Sorry We Missed You (Ken Loach, 2019)
The irony was that I saw this film whilst being pissed at the sort of company central to this film.
I had cards through my door for two parcels or one parcel was not delivered twice, and neither card had a tracking number on it.
Without this you’re stuffed and have to phone an expensive number.
I took to Twitter, the pointless middle class protest à la mode, but I hope I’d quickly added that the driver presumably didn’t have time to write in a ten digit number.
So this is the latest slice of Ken Loach agit prop, carefully lifted from interviews and conversations with real life examples and largely structured so that you cannot help but be sympathetic.
Ricky and Abby Turner (Kris Hitchen and Debbie Honeywood) lost the chance to buy a house in the Northern Rock collapse and since then he has eked out a series of manual jobs and she has been a peripatetic career around Newcastle. His latest gig (a term which is problematic) is a zero hours contract with a delivery firm, taking all of the risks and none of the benefits. Abby, meanwhile, is only paid for the twenty minute visits and not the travel, which is now longer since they sold the car to pay for a white van. He is not meant to engage with the clients or other drivers, she is not meant to emote for her carees.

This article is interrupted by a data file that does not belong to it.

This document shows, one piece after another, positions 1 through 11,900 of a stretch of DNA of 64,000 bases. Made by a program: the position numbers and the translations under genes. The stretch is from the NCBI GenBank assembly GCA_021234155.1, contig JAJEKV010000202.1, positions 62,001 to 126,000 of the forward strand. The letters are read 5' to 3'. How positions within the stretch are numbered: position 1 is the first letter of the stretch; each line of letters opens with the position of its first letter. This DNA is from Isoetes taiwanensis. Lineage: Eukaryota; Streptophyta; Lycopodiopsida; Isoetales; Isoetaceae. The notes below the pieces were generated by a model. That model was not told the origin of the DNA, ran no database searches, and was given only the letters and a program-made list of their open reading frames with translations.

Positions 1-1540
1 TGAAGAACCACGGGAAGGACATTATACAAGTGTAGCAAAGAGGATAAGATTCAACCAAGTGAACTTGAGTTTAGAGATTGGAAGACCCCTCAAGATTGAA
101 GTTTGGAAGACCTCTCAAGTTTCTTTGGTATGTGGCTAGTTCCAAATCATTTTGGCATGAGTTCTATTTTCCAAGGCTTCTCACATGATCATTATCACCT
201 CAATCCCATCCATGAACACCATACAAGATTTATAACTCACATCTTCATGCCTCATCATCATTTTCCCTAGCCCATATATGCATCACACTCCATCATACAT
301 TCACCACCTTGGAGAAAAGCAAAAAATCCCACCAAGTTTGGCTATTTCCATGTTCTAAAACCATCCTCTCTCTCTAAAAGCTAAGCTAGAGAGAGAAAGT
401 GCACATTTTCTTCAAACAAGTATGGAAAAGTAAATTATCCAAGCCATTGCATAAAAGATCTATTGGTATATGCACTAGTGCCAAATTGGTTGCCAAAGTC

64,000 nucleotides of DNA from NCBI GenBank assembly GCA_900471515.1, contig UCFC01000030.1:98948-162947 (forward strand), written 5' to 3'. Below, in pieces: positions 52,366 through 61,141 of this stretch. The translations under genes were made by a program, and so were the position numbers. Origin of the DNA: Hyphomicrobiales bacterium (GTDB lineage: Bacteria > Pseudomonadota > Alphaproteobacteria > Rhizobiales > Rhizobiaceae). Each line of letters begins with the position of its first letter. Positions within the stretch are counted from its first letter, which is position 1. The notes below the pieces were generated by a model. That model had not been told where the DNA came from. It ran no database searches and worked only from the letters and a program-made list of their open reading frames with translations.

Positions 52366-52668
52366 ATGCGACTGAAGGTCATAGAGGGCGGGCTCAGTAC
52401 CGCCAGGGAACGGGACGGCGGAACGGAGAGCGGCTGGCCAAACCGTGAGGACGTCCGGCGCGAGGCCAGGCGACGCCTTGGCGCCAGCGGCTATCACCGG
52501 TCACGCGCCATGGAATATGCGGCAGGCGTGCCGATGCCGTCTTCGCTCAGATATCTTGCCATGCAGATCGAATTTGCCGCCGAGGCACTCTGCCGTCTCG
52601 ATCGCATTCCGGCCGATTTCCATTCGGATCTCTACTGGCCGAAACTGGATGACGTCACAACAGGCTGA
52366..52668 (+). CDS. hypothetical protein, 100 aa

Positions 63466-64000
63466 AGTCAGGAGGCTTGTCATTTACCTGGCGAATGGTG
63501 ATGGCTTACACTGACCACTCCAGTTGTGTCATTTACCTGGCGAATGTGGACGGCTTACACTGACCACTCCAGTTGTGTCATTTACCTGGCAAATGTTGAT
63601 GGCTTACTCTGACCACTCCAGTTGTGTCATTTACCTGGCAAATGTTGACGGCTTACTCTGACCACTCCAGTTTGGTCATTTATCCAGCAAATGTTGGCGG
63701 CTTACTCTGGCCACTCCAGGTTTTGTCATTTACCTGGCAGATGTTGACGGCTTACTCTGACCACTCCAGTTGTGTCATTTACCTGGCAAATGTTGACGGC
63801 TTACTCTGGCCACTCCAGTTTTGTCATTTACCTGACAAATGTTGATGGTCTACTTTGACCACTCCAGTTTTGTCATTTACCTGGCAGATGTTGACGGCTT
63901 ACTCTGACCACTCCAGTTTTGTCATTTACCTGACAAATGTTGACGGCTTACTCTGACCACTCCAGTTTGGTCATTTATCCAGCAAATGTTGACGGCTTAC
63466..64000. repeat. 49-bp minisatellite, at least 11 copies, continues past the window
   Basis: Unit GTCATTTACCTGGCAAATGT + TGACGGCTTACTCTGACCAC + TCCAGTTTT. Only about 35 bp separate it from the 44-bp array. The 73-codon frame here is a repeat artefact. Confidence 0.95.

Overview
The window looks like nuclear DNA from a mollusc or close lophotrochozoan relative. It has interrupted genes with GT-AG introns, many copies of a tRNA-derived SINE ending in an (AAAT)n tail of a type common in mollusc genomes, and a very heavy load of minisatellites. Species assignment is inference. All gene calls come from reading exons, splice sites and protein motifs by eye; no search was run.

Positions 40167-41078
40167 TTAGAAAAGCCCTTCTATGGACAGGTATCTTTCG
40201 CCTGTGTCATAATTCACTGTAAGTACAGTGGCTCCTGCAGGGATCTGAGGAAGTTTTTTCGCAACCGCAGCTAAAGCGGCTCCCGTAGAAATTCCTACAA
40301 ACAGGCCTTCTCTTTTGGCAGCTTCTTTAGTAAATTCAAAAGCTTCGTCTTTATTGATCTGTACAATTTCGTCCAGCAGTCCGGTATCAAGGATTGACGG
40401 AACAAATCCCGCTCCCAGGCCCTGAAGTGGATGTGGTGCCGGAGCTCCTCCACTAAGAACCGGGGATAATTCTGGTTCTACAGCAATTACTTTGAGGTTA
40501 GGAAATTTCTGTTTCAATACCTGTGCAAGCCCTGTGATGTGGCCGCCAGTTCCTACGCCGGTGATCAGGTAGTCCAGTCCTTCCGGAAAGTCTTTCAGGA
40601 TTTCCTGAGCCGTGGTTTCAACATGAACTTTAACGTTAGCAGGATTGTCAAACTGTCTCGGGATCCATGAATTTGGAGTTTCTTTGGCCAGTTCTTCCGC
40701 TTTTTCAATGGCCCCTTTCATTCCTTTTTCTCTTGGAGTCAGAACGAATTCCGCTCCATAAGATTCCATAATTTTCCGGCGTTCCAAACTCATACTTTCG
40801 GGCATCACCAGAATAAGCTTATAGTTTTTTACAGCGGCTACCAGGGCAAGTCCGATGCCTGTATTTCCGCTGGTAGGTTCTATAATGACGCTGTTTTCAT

This being Loach, you know it is going to go wrong — he will miss slots, he will crash his van, he will lose his handheld recorder… that sort of thing. Some of these do happen. He is struggling to pay off the debt he incurred in trying to be an entrepreneur — one day he might be able to sublet his route, but not yet. And as absentee parents, they see family life disintegrate, their kids playing up in different ways. And these are talented kids, who should have a future.
This is not a comfortable film to watch even if it is never less than watchable. You are waiting for the shoe to drop, even as you get moments of intimate family life. An inexperienced cast — Hitchens had been in an earlier Loach film — turn in credible and creditable performances, and it is hard to feel that the characters have done anything wrong or made a bad choice. These are the decisions you would probably make in the same situation.
Newcastle could easily be made a romantic city, but here it is grey and granite, almost always overcast, an autumnal world. These are real streets, a stone’s throw away from I, Daniel Blake. Whilst branch boss Maloney (Ross Brewster) has a fair few moments of monstrosity, with his lack of sympathy or his corporate euphemisms, the villain is a system that outsources such labour and pays lip service to minimum wages and working hours directives. And the fetish for competition over all else. The precariat will only grow.
You should see this movie — but perhaps don’t buy it from Amazon to watch with a Deliveroo pizza.